Climate & Environmental Hazards Program Director Dr. Benjamin Kirtman’s research is a wide-ranging program to understand and quantify the limits of climate predictability from days to decades. The research also involves understanding how the climate will change in response to changes in anthropogenic (e.g., greenhouse gases) and natural (e.g., volcanoes) forcing, and involves hypothesis-testing numerical experiments using sophisticated state-of-the-art climate models and experimental real-time prediction. The group uses and has access to a suite of climate models, climate data, and advanced computational platforms.
Results from various Climate Modeling projects are briefly summarized here:
Global Rainfall Prediction
One of Dr. Kirtman’s projects is a collaborative effort including scientists from George Mason University and the National Center for Atmospheric Research. They seeks to understand how ocean eddies impact large-scale climate variability. This requires global climate simulations conducted at resolutions that have never before been attempted. Taking two snapshots (Figures 1 and 2) of surface-current speeds shows a big difference in resolution. Figure 1 shows the typical low res snapshot, while Figure 2 (a high-resolution simulation) captures the details. Capturing the details of these currents has been shown to dramatically affect results in predicting the global distribution of rainfall.
Ensemble Forecasting System
Dr. Kirtman’s research group is also leading an effort to develop a US National Multi-Model Ensemble prediction system for intraseasonal-to-interannual prediction. Figure 3 shows the forecast skill for precipitation (as measured by the correlation between the predictions and observations, red being the areas of greatest accuracy). Figure 4 shows the forecast skill for global sea surface temperatures. The new prediction system has considerable skill in the southern tier of the US, and is being used to understand the mechanisms for persistent drought and the limits of predictability.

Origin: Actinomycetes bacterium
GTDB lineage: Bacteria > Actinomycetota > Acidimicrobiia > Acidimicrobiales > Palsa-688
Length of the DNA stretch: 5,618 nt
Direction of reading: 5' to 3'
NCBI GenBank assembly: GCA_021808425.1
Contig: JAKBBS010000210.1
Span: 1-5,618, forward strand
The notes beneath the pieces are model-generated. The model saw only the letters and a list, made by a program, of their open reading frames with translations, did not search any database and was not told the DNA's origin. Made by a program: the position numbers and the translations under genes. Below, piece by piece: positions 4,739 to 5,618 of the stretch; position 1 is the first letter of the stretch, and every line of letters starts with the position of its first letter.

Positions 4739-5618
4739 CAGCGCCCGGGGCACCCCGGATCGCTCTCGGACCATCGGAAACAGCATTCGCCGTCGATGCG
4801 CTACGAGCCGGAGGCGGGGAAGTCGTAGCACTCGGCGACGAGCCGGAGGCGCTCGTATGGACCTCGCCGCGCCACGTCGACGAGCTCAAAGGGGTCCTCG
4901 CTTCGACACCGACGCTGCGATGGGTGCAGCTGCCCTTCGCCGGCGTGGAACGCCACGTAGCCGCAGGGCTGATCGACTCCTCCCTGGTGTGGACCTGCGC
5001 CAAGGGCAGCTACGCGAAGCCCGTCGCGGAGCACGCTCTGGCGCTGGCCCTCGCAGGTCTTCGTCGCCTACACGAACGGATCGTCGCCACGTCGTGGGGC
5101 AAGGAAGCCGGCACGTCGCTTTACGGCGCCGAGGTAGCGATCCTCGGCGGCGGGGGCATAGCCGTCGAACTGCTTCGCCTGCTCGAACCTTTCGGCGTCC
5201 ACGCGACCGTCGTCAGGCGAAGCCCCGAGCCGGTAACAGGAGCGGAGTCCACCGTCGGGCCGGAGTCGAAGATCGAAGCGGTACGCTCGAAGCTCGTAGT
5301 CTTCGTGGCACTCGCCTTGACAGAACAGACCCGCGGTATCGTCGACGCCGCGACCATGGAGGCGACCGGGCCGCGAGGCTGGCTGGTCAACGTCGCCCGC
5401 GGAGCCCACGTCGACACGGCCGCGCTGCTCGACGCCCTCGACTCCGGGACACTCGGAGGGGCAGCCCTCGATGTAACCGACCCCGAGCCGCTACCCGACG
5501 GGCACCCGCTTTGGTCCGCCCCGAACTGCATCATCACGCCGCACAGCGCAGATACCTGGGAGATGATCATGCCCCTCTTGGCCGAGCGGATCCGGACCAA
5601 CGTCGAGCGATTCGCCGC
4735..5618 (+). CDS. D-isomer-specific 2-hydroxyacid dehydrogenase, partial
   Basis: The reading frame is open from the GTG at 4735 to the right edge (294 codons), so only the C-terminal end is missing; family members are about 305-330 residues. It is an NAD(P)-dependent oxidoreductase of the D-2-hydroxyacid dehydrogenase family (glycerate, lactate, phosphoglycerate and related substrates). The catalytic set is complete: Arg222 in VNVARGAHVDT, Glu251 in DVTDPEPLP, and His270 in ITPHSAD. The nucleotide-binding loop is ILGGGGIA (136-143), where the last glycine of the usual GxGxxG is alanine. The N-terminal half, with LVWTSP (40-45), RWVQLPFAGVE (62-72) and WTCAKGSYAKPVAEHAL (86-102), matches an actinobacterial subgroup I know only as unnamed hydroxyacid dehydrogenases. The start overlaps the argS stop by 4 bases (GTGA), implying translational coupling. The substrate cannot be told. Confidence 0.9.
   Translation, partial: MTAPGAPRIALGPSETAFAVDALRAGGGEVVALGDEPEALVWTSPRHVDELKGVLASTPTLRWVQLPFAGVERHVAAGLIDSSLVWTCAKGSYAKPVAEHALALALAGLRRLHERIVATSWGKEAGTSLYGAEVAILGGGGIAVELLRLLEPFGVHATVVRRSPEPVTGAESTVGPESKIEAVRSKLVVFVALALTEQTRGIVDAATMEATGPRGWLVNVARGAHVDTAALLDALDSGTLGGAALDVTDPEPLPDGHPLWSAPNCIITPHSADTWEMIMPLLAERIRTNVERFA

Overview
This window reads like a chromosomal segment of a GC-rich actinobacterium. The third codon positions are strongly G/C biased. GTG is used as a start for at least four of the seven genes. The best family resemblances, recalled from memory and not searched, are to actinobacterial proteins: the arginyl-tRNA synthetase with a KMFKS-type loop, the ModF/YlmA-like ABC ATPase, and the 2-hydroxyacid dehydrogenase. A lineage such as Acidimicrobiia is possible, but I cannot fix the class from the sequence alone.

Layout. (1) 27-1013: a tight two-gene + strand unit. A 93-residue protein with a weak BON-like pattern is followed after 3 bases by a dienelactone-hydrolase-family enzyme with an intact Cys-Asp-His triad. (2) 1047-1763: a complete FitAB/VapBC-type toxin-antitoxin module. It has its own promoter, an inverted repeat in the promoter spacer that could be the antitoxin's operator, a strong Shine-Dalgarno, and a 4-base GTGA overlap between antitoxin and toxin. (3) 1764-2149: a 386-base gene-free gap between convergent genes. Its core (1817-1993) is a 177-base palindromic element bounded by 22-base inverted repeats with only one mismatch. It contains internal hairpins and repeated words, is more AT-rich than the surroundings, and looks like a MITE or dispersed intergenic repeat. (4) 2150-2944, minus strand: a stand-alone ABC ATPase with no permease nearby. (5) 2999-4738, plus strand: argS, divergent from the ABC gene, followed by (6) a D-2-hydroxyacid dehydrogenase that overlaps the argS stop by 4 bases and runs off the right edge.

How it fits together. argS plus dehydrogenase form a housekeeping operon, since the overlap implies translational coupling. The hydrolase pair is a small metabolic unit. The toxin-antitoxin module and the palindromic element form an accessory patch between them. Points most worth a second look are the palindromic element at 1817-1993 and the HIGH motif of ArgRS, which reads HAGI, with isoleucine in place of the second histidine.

( Figure 3 Precipitation Forecast)
( Figure 4 Sea Surface Temperatures Forecast)
Combining Ocean and Atmospheric Circulation Models
Dr. Kirtman is also the lead developer a new ocean-atmosphere-sea-ice-land coupling system called the “interactive ensemble” that is specifically designed to diagnose coupled (combined) feedback between the component models, and to estimate how high-frequency variability in one component affects the other components. In the example shown below, we have used the interactive ensemble to diagnose how atmospheric weather impacts the low-frequency meridional overturning circulation in the Atlantic Ocean. This meridional overturning circulation is critical for maintaining the relatively warm climate over Europe. These images show the mean meridional overturning circulation from a simulation with realistic atmospheric weather (Figure 5), and from the interactive ensemble simulation with reduce atmospheric weather (Figure 6).
( Figure 5 )
( Figure 6 )
Figure 7 shows how this meridional overturning circulation changes with time (blue control and red interactive ensemble).
( Figure 7 )
The result suggests that atmospheric weather is an important factor in the overturning circulation.